This week Kimi Raikkonen’s management are having a series of meeting with the Lotus team owners, ostensibly to discuss Kimi’s contract extension, but in reality in order to hear persuasions for Kimi to stay.
The timing of the meeting is fine for Lotus, having just powered Kimi to second place in the German grand prix, finishing less than a second behind Sebastian Vettel driving for Kimi’s other prospective employers, Red Bull.
Kimi, as is the case for probably all the drivers on the grid, is enamoured by the promise of driving a Newey-machine; the title-winning Red Bull team having openly sounded out the Finn as a replacement for Mark Webber.
That combined with the challenge of going head to head with a triple world champion is sure to entice one of the best competitors in the history of modern F1.
However, the plusses of being a Lotus driver mean the decision isn’t so straightforward. Less media and corporate days than not just Red Bull, but all of the big teams, give the laconic Finn plenty of space and it’s a relationship he highly enjoys.
Add in the obvious pace of the Lotus E21, as demonstrated on Sunday, and it means plenty of sleepless nights for Kimi.
Kimi’s main doubt about staying with Lotus is that he isn’t convinced that the team can remain as title contenders on a consistent basis.
Indeed it is true that Lotus have a smaller budget than other title contending teams Red Bull, Ferrari, McLaren and Mercedes and that they have rarely shown Red Bull rivalling pace this season, with one win to Red Bull’s four.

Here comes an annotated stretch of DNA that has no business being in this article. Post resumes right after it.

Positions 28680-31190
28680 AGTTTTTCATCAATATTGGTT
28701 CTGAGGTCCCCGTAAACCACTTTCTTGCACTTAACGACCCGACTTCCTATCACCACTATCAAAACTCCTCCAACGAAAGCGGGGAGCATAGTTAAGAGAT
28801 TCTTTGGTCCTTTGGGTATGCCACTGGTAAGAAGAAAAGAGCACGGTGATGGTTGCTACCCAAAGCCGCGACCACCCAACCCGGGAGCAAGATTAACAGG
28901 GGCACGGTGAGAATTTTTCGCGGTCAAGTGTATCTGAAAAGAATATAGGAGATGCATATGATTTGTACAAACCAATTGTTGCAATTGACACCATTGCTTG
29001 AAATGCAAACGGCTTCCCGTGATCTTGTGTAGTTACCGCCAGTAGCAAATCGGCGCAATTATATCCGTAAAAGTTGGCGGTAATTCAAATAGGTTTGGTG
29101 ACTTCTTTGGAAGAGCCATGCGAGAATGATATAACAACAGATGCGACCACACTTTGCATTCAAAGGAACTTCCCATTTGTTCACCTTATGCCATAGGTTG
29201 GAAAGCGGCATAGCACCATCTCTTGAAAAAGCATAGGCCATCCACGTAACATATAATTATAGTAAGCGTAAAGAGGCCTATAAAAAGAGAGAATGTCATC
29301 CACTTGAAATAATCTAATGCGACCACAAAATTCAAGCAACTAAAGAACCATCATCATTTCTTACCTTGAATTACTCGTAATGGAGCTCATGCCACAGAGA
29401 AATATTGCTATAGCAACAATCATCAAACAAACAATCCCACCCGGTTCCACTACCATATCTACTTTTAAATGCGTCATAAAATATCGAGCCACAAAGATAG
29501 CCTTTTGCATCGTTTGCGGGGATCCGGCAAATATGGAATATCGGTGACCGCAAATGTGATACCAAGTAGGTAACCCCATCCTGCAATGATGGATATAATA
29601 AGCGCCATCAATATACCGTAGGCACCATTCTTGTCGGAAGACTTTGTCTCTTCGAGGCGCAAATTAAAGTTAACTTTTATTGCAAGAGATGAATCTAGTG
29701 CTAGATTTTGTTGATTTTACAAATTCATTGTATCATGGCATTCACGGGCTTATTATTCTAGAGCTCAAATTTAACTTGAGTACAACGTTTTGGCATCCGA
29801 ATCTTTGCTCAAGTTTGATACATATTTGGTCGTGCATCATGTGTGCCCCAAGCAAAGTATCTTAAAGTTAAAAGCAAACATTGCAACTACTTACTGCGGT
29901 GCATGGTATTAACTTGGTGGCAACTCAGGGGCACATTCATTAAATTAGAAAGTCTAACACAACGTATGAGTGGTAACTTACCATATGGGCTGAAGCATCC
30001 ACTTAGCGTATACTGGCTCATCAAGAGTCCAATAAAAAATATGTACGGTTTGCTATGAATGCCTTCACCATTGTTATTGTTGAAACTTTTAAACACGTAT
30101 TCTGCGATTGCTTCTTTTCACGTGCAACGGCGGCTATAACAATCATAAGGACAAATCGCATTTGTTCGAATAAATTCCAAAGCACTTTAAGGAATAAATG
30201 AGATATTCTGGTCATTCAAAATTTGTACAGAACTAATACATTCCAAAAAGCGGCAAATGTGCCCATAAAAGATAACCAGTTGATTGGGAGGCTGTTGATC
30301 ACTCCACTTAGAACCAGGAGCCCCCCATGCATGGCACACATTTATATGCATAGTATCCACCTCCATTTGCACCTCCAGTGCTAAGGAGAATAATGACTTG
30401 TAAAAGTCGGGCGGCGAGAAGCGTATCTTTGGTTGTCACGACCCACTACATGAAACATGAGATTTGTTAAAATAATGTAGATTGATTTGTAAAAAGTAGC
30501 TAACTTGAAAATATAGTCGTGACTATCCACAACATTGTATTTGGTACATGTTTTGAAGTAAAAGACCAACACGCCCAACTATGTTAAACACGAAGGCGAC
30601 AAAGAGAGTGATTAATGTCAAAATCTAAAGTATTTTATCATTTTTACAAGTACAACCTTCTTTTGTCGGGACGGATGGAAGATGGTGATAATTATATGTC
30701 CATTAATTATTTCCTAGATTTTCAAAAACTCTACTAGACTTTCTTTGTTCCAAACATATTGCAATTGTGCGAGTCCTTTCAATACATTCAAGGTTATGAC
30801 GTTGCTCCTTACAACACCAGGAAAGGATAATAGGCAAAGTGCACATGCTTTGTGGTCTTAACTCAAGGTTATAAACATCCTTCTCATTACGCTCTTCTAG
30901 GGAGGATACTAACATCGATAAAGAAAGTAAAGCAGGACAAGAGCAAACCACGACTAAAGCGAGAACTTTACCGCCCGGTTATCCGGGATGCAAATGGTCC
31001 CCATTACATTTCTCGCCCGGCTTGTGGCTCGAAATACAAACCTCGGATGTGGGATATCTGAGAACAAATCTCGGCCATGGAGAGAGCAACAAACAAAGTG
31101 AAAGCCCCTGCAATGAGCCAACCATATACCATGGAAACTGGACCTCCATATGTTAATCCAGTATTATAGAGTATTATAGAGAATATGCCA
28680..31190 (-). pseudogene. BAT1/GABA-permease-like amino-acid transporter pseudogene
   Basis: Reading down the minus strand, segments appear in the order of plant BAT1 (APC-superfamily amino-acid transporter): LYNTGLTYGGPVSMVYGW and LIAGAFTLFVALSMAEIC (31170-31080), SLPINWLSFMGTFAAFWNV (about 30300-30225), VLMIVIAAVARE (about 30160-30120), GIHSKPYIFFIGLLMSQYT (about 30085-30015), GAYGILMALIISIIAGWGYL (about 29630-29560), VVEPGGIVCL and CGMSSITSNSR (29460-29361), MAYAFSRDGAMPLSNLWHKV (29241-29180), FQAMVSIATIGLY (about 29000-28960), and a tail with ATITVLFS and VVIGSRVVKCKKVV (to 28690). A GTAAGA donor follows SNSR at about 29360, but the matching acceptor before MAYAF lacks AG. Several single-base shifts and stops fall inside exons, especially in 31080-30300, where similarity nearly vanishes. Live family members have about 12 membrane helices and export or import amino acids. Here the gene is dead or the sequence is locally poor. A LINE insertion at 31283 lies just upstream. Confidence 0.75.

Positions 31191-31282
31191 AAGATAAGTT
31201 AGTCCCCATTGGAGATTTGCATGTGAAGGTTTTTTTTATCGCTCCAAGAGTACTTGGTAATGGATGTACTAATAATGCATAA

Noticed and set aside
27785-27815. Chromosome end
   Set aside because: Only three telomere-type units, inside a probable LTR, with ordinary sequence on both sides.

Lotus though will be eager to point out that they have performed well enough for Kimi to take one win and that he currently lies third in the championship, above Mark Webber – a Red Bull driver – and both Mercedes drivers. This, in addition to the fact that they developed well enough last season that they were the same delta behind Red Bull at the final race in Brazil as they were at the start of the season.
But this is why Kimi’s pure racing instinct leaves him still a distance away from putting pen to paper. “Behind Red Bull.” Not level. Not at the very front where he wants to be.
Events on Sunday perhaps made Kimi’s decision even more difficult. For the first time since Australia Lotus showed pace which was probably just a tad quicker than Red Bull, but still a Red Bull won. Sebastian Vettel’s classy victory, in which he defended impeccably from both Lotus cars and aced the fast laps when needed, takes him to 30 wins, one behind Nigel Mansell who took ten years to achieve such a number.
And perhaps more ominously for his championship rivals, 157 points, 47 more than he had at the same point last year; and 41 ahead of Kimi Raikkonen.